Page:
Shannon Tushingham takes a highly interdisciplinary approach to her research in human adaptations to coastal environments. She works consistently with tribal peoples to understand their cultural past and present. Her current research broadly centers on human-environment relationships and the evolutionary archaeology of hunter-gatherer-fishers in western North America. She earned her Ph.D. from the University of California, Davis. An assistant professor at Washington State University, she is also director of the Museum of Anthropology and director of the Ancient Residue Laboratory at WSU.
Guest American Indian Scholars (TBD)
Lodging along the Rogue River is varied and consists of renovated historic lodges that are mostly “off-the-grid”. Lodges vary in rustic charm, and all are clean, comfortable and simple within the Wild and Scenic portion of the Rogue River. Lodging along the coast is a 3-star hotel in Crescent City.
This trip involves river rafting with sections of whitewater. No experience is required, but you must be comfortable getting in and out of rafts, holding on through Class III (and occasional Class IV) rapids, and hiking short distances over rocky terrain. Inflatable kayaks are available for the more adventurous person. Short walks to riverside lodges are steep in sections or involve extended stairs to access the lodge. Other hikes on the coast involve well-established trails through redwood groves, with sections of rocky terrain and deadfall trees.
The elevation level for this trip starts at 700 feet, and we descend to sea level at the Pacific Ocean. We recommend ramping up your exercise regime prior to arrival; if you have any questions, please contact your physician.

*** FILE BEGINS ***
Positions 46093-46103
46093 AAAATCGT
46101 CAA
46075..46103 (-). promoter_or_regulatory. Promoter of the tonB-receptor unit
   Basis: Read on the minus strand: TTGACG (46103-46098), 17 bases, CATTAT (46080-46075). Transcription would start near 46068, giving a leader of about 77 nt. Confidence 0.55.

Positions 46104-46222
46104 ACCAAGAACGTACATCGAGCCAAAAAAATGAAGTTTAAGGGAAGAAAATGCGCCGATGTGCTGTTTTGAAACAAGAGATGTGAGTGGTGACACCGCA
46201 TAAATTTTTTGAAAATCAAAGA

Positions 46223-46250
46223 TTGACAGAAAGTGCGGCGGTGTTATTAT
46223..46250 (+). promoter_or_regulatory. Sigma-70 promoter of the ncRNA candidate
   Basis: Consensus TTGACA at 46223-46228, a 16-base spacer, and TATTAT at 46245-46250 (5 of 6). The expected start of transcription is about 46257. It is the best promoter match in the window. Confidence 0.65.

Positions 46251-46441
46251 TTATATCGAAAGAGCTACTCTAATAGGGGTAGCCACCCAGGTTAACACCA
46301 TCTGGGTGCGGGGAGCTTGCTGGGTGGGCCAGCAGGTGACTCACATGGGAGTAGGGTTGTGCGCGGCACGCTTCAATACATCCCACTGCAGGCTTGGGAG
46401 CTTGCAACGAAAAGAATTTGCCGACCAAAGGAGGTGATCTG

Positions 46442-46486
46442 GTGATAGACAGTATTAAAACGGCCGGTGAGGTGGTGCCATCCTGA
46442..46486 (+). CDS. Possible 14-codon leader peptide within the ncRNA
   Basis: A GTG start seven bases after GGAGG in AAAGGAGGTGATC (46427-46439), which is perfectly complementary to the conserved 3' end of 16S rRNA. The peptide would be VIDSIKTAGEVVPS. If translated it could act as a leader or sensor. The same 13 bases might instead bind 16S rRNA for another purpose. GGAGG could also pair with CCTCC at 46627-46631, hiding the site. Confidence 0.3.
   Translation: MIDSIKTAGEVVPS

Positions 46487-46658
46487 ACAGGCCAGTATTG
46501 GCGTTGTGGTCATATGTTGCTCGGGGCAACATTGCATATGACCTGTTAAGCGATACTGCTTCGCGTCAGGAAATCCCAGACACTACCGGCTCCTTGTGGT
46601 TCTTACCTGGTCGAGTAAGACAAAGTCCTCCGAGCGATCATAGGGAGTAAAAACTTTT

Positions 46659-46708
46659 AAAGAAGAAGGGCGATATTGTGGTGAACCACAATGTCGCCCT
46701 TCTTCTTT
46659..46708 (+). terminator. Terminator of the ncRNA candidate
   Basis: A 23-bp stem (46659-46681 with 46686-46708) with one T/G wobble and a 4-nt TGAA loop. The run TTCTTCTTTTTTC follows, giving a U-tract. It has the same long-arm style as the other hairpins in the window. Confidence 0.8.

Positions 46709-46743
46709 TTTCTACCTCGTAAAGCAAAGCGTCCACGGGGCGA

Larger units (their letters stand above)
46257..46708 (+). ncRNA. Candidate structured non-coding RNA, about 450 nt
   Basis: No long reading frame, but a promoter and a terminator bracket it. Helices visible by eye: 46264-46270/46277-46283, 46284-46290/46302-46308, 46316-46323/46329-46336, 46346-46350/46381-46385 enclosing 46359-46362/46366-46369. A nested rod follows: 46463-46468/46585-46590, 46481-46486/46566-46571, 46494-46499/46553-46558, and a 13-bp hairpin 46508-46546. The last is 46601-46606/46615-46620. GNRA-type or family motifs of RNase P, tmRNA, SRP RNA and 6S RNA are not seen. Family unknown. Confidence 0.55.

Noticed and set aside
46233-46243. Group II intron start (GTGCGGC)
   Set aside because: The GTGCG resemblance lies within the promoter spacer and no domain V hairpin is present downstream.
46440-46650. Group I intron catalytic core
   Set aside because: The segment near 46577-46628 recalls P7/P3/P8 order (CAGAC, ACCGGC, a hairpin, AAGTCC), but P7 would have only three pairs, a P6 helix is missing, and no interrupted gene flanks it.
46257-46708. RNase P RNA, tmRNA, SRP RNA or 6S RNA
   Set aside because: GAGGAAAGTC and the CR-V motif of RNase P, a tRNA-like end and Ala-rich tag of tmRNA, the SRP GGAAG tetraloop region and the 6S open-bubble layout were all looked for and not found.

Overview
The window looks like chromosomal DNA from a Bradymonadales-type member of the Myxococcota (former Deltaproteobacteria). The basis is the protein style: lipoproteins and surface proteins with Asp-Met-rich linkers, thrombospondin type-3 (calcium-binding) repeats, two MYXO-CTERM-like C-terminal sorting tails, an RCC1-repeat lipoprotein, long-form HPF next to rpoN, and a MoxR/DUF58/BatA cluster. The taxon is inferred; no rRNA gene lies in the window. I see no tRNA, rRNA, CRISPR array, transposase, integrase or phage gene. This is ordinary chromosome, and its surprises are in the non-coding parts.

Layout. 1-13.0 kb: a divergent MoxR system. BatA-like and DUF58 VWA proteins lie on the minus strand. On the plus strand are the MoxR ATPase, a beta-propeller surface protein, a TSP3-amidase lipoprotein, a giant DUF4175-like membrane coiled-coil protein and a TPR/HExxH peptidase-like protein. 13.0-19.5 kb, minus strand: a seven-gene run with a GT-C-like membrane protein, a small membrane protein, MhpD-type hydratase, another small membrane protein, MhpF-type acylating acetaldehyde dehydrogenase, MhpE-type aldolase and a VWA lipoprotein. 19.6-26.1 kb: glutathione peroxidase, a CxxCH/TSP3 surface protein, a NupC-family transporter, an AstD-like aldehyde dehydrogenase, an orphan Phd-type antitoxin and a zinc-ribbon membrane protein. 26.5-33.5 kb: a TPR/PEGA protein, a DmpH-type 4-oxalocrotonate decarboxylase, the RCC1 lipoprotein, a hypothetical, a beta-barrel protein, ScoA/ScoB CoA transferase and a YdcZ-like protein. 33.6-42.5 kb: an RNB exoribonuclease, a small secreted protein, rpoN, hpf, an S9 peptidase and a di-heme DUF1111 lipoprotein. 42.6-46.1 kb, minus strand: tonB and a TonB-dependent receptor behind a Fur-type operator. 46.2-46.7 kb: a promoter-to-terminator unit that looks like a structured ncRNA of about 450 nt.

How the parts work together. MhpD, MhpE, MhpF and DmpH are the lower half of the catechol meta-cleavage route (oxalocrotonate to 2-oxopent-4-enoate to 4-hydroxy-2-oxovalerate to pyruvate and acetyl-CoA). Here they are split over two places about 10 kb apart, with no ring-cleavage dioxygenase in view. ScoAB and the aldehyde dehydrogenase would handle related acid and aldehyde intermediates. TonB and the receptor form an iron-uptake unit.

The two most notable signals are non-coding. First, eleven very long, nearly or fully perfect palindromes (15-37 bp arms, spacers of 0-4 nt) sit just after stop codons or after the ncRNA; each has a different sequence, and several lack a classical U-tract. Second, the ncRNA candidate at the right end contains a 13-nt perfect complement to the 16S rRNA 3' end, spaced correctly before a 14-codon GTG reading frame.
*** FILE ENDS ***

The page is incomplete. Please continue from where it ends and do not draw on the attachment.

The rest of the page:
While the river portion is remote, we will have accommodations each night at unique guest lodges with bedrooms, bathrooms, kitchen, and family room facilities. Daytime rest stops include a river-style toilet system provided by our outfitter. Restrooms will be available at roadside stops while traveling in vans. Expect van rides during the last part of our trip to be about 1 to 1.5 hours of travel time. Our longest van ride will be on the program’s last day when we shuttle back to Medford and Galice (a 2.5- to 3-hour shuttle).
We are traveling on ancestral tribal lands and in the presence of modern tribal people. Crow Canyon participants are expected to show respect for our tribal partners and support their traditional ways. This serves our mission of making the human past accessible through American Indian partnerships. It is a violation of the Society for American Archaeology code of ethics for program participants to keep any artifacts or other cultural or paleontological remains from any archaeological site.
For further information on the Crow Canyon Archaeological Center’s Terms, Conditions, and Cancellation Policies please click here
. You will find details on tuition, cancellations, travel insurance, accommodations, medical information, and more.